Region – As state funding continues to significantly decline for Massachusetts parks, beaches, forests and other protected areas, a new organization has formed to ensure the long-term viability of these critical places that play a major contribution to tourism, recreation, education and quality of life.
Massachusetts Conservation Voters (MCV) will strive to keep voters and elected officials informed about the importance of supporting the operation, maintenance and improvement of our state’s open spaces, one of the first state park systems in the nation.
“The state budget for environmental programs suffered devastating reductions during the Great Recession, and the Dept. of Conservation and Recreation (DCR) still has not recovered from those losses, particularly from the impact of deferred maintenance,” said MCV’s Executive Director Doug Pizzi. “In a state that has one of the oldest and largest state parks systems, MCV is one of the few statewide organizations whose sole focus is on giving residents and visitors the world class public parks they deserve.”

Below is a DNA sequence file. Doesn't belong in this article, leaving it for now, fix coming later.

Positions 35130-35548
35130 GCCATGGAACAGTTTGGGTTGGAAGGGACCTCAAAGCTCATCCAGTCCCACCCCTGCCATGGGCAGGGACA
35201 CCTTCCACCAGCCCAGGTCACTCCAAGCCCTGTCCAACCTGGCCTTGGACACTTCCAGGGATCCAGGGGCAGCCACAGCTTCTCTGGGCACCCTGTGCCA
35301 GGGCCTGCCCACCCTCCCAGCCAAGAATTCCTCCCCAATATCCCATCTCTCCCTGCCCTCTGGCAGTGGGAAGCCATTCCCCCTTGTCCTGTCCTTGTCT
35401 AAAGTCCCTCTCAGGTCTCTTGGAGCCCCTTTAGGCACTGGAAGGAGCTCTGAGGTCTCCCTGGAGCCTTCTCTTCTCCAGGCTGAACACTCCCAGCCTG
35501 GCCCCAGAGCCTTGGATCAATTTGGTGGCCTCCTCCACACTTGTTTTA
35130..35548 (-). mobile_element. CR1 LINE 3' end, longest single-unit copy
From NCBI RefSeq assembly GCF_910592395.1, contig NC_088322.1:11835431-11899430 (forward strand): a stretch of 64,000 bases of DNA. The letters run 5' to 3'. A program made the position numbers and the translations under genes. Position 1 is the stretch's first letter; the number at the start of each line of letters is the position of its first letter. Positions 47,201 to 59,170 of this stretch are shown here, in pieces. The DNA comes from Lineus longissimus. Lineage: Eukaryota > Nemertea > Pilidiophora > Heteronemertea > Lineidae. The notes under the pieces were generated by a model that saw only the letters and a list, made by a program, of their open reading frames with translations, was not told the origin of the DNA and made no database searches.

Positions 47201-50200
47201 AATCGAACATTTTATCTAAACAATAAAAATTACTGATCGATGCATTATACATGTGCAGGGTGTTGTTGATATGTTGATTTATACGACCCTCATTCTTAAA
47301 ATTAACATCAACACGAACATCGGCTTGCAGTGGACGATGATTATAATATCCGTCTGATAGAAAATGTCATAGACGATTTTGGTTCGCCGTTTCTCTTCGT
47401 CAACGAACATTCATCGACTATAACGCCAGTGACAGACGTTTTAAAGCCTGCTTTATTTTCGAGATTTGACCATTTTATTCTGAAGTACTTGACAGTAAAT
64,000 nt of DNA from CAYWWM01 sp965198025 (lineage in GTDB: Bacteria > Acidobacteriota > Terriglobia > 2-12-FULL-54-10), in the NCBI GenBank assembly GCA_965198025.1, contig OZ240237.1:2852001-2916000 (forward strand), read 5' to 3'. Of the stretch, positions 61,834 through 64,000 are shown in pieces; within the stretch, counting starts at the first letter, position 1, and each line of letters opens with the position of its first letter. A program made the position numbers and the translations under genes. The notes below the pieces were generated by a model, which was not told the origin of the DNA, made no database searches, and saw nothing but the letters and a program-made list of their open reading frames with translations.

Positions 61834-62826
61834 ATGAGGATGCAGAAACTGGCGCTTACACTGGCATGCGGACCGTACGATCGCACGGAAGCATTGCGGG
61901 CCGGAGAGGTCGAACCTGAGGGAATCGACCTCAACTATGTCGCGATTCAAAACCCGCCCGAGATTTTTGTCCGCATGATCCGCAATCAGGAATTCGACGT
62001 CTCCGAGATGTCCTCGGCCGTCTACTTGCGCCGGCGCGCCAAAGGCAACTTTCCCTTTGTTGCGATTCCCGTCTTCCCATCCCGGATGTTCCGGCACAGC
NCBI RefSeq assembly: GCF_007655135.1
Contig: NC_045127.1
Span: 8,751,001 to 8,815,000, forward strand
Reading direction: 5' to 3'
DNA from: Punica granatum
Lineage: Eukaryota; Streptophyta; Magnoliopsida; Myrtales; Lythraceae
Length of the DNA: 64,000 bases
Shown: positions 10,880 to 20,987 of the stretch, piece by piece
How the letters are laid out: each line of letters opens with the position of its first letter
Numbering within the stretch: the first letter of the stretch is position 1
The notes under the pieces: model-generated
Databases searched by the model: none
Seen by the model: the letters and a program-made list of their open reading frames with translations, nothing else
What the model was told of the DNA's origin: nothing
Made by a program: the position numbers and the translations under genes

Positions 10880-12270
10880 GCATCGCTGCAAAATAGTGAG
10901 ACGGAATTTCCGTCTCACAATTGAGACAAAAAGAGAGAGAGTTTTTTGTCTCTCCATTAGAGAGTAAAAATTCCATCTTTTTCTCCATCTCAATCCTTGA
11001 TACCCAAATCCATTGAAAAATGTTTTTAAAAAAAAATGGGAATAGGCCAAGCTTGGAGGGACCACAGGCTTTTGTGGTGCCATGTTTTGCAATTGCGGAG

While there have been some modest increases in the DCR budget this year, over the last 10 years DCR has lost 436 full-time positions, more than a third of its workforce. This has had a devastating impact on the agency’s ability to maintain nearly a half- million acres of open space, including parks, campgrounds, forests, ocean and fresh water beaches, swimming pools, 2,000 miles of walking and bike trails, skating rinks, ball fields, playgrounds, several of the Boston Harbor islands, and historic parkways.
Reversing this trend so that DCR is fully able to carry out its mission is critical to maintaining an annual $16 billion Massachusetts recreational economy.
MCV, formerly called the Massachusetts League of Environmental Voters (MLEV), has created a new website, www.massconservationvoters.com, where MCV members and the public will be able to follow how MCV engages in its mission, give feedback on its progress, and locate recreational opportunities across the state.
“MCV is excited about the opportunity to assess and assist our park system so it may live up to the vision of its historical creators, who supported the development of the Olmsted and Elliot urban parks and the first Massachusetts state park reservation at Mt. Greylock,” Pizzi said. “We invite you to join us on that mission to protect and preserve these jewels for future generations.”
Anyone interested in joining MCV may visit www.massconservationvoters.com.